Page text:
Madeira wine, or just Madeira, is also known as Vinho Generoso madeirense or Torna-Viagem and is produced on the island for more than 500 years.
Departing ships loaded with wine that was considered of lower quality, enabled them to discover the power and consequences of longer fermentation. The wine was stored in the cellars of sailboats for more than a year and the heat in the tropical region along with the long journey across sea proved to transform ordinary wine into excellent nectar.
When fermentation went on to developing, we see the forming of 2 types of techniques that are the originates from the 2 kinds of wine that were used. The canteiro wine, fermented in barrels stored in the highest part of the storages in the early years, and moved further down as it ages (you can drink from the 4th year) Stoving wine, it is heated to 55 ° C for 3 months and can be consumed from the 3rd year. In the Azores, during the XIX century, stove wine was a strong-tasting drink similar to Jerez in taste and color.
Madeira is a fortified, enriched wine and with an alcoholic strength between 17º and 22º. It remains in oak barrels through a slow oxidation process to concentrate the wine. This type of wine is divided into Blend, wines of varying age, with an average of 10 years of the same strain, and Colheita (Added), wines from the same vintage and a single strain. They can be taken from 4 years, Vintage, aging at least 20 years and then must go through a test that determines the authorization to be bottled or not. These are wines of long age, high acidity, and freshness. You can find Vintage 1975 in perfect condition.
However, the fame of the island wines did not spread the same way from all the islands.
Wines from Azores – Past Vino (strain Malvasia) and dry wine – produced on the island of Pico, undergoing a process similar to that of Madeira, where fermentation was interrupted by adding brandy, as with the Port wine production of the wines of the Azores, it is not considered to be of lower quality than Madeira.
Probably not too many data exist on the subject, for a long time it was believed that the wine practice was limited to the islands of Pico and Graciosa but, in reality, all were devoted to the cultivation of vineyards. Although they were islands struggled with difficult weather and very stony conditions as a result of volcanic eruptions in the Azores, it still has produced very strong vines.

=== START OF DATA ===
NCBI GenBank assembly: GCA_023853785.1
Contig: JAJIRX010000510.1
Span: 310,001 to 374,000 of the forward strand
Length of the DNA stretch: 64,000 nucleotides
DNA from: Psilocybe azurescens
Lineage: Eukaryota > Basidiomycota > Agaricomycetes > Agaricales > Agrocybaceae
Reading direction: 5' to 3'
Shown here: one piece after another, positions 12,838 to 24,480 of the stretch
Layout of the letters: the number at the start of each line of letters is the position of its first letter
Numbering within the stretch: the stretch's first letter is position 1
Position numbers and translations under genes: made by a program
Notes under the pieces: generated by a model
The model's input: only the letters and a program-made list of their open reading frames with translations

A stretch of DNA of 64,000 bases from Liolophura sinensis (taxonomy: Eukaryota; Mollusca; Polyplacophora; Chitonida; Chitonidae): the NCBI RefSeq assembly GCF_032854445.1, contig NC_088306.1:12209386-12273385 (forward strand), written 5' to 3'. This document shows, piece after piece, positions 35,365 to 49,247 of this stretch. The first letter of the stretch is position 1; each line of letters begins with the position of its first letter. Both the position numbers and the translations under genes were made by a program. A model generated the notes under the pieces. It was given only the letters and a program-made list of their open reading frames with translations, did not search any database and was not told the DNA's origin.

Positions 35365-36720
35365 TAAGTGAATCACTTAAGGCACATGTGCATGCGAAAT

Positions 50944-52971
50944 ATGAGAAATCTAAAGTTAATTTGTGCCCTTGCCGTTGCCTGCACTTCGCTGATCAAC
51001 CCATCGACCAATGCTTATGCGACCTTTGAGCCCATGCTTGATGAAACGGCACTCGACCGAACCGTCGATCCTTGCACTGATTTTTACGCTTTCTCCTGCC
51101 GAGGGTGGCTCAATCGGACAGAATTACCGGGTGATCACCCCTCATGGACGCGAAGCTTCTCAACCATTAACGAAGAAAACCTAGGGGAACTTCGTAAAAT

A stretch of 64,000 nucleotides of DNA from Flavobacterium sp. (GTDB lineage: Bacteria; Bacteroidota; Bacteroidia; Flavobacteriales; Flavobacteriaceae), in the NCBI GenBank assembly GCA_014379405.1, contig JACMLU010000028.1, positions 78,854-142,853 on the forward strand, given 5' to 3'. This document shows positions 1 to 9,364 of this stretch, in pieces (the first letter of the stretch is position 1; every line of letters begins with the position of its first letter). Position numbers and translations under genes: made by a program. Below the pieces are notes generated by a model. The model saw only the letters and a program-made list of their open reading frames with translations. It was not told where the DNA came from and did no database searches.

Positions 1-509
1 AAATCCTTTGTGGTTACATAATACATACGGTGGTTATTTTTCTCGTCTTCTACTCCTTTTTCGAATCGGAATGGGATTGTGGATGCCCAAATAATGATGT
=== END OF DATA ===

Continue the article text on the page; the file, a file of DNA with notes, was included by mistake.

In the mid-nineteenth century, the islands suffered from an aggressive outbreak of powdery mildew, forcing the replacement of strains, such as Verdelho (Verdejo white), and instead, some American vines were planted (especially the Isabela strain, which today banned in Europe because of its high content of methanol).
The elaboration of spirits was considerably increased and multiplied in flavors from the molasses brandy on St. George Island, the dark spirit of Terceira Island and red, peach loquat and fig, from Pico Island.
The recovery of white wine was gradually achieved, and one of the examples of the history of wine in Azores is the Cooperative Winery of Graciosa Island.
In Madeira, the rum – Madeiran rum – white and aged, has won a central role. To learn more, one can visit the Engenho do Porto da Cruz, which is a museum center, near Casa del Ron, where you can take some exceptional reserves.
Among the strains traditionally used in the islands we can find:
Malvasia – One of the first stocks that reached the islands of Azores and Madeira during the first half of the fifteenth century. With this strain produces a sweet wine, with aroma similar to nuts and honey flavor notes. A perfect match with cheeses and chocolate.
Verdelho – a semi-dry wine, flavored ripe pineapple and tropical flavor is developed. Good pairing with soft cheeses and wines. This strain is common in the two archipelagos.
Cercial – With this strain one produces a dry wine, with citrus aromas and caramel. It is indicated as an aperitif or combined with nuts or olives. This strain is used in the two archipelagos.
Boal / Bual – The result is a semi-sweet wine with the aroma of honey and caramel flavor. It is indicated to combine with fruits, cheeses and desserts. Azores strain of high quality and used in the two archipelagos.
Black Ink – Some say that this strain is the result of crossing Pinot noir with Grenache (Garnacha). In Spain it is known as Negramoll and occurs mainly on the Canary Islands. Combine with vegetables, rice and white meat.
Blandy’s Duke Of Clarence Rich: a fortified wine from the region of Madeira and shows an alcoholic content of 19%. Uvinum users reviewed this fortified wine with 3,7 of 5 points.
Blandys 5 Years Sercial Dry Madeira is a fortified wine made by Blandy from the region of Madeira and has an alcoholic content of 19%.